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I was doing great, teary-eyed, but not crying. But the last scene, with our heroes already old, being able to meet just at the end of their lives, then I knew I won't be able to keep it together. And when I saw those child actors... I pretty much started sobbing. Such a beautiful ending and such an amazing drama.

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This was the best romance sageuk ever. I dont think I will ever find another romance sageuk as good as this. Like girlfriday said, I was apprehensive that they would divert from history and make it a happy ending but I liked that they stayed close to historical facts and worked around it to at least give us a bittersweet ending.

I've not cried so much in an episode than I did for this finale. I cried, wiped my tears, cried, wiped my tears and cried again. This was such a satisfying finale that I've never felt about any other drama and will stay with me for a looong time.

P.S. I did think they could have reunited earlier rather than just when he was about to die.

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like chaegyung said when he has achieved what he wants to do as king,,he can come to chae gyung
maybe it's the time he thinks the nest for coming back to chaegyung hehehe (just my thought)

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https://www.youtube.com/user/musicnnewkorea/videos

If anyone's looking for the instrumental background music OSTs, they're up! Yes. Including the whistling song (the whistling song is called Dreaming).

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yes yes yes i have download it
been waiting for it for years

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Thank you so, so much for the link - just listening to this is making my eyes damp again ?

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PMY you've grown so much as an actress. From Unstoppable high kick, Sungkyungkwan scandal, City Hunter, Healer and now in Seven Day Queen.

You are indeed blessed with good acting projects! I will continue to follow your drama choices, all of those mentioned are some of my all time favorites. Thank you for another beautiful drama.

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yes she is so smart choosing best drama and best co-lead
really looking forward her next project

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PMY is indeed Queen of Chemistry!
I've watched some of her interview saying how she discovered the technique/secret of creating chemistry with her co-leads.

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When Chae-Kyung mentioned her future royal son could cause succession issues, I kept thinking first that the third queen ended up doing that anyway, but also i laughed. I wondered if Chae-Kyung was worried that, if she got a son, Yeok would go his father's route and create a secret will so that his favourite son could be king instead. Probably not, but still.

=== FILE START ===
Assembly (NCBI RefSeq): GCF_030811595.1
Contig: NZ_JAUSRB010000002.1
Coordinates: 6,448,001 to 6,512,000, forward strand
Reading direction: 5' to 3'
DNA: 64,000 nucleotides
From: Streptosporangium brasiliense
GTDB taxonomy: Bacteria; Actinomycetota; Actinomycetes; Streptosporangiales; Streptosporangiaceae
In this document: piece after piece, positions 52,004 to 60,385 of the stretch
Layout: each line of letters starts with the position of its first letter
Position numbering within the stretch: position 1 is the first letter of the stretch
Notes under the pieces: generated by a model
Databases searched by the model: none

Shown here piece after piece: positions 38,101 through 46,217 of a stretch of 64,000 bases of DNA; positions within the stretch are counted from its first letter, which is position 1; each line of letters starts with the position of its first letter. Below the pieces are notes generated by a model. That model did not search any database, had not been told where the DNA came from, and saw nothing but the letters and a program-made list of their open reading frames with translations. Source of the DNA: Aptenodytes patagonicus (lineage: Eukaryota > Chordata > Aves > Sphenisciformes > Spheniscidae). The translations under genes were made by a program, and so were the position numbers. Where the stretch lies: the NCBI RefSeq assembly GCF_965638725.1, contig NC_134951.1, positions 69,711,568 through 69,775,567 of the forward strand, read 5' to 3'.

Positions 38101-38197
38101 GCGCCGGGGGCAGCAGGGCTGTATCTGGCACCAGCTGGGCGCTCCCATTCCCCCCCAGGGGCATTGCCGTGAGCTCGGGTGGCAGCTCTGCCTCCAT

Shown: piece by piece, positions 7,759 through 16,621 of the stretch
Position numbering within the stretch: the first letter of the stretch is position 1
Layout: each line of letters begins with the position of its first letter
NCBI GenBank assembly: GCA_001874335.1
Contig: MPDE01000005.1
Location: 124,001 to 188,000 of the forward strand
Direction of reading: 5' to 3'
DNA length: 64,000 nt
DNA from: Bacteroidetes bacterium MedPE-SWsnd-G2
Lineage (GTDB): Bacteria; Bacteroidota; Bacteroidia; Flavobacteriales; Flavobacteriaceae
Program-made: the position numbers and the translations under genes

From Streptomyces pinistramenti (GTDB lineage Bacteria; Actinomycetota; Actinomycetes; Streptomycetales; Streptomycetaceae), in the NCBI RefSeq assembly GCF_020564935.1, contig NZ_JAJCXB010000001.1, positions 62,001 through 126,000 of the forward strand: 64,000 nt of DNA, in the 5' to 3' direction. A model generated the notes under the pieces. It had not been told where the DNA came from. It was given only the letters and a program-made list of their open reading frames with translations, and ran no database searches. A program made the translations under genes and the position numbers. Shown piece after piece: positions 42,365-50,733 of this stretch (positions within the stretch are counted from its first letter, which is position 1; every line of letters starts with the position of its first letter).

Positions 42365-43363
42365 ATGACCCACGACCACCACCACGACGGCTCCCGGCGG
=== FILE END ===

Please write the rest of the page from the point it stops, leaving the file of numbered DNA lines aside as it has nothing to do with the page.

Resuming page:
It's so weird to see this drama end. Everything about this show left me just so... satisfied. Pretty much every loose thread was achknowledged and touched upon, and we got to see as happy an ending we could get without diverting too much from history. I am a little surprised they did not touch upon the red skirt hanging for Yeok to see, though.

I think a big reason why everything was so amazing was that the show was not only made with heart, but brain as well. While obviously played up for dramaland, the conflicts and choices throughout the show made sense for the characters. The villains proved dangerous because they fooled the heroes, who were trying their best. Because there was actual danger, we cheered when the heroes won, because we knew it was a deserved victory. And when people are unhappy, we feel for them because we saw them deserve better. You cannot have tragedy without happiness, because that would cause apathy in the viewers. And the writer knew exactly how much happiness to show to balance out the tragedy and sadness.

I truly hope the writer and the others behind this drama will get another chance to write something this good, and I hope the actors get recognized for all the genuine work and acting they did. I don't know much about show bizz and how roles are made for celebrities, but no matter how it works, I truly believe these actors were chosen for their ability above all.

DramaBeans, thank you so much for recapping this series and for introducing me to it before it aired. This was the first drama I watched live along with the recaps, instead of binge-watching already finished dramas, and I am so happy I could do it "together" with you.

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i think that only me who wonder why the hanging red skirt not shown in this drama since it was mentioned in synopsis of this drama in the first
but the scene chae gyung wore the red skirt at the end is just enough for me hehe

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I think they made it a point that the older Chae-kyung was wearing a red skirt, probably to tie in with the hanging red skirt story.

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Every conflict and the subsequent resolution in this drama felt natural and organic for me, nothing contrived, which makes the sacrifices not idiocy but truly mature and necessary for everyone.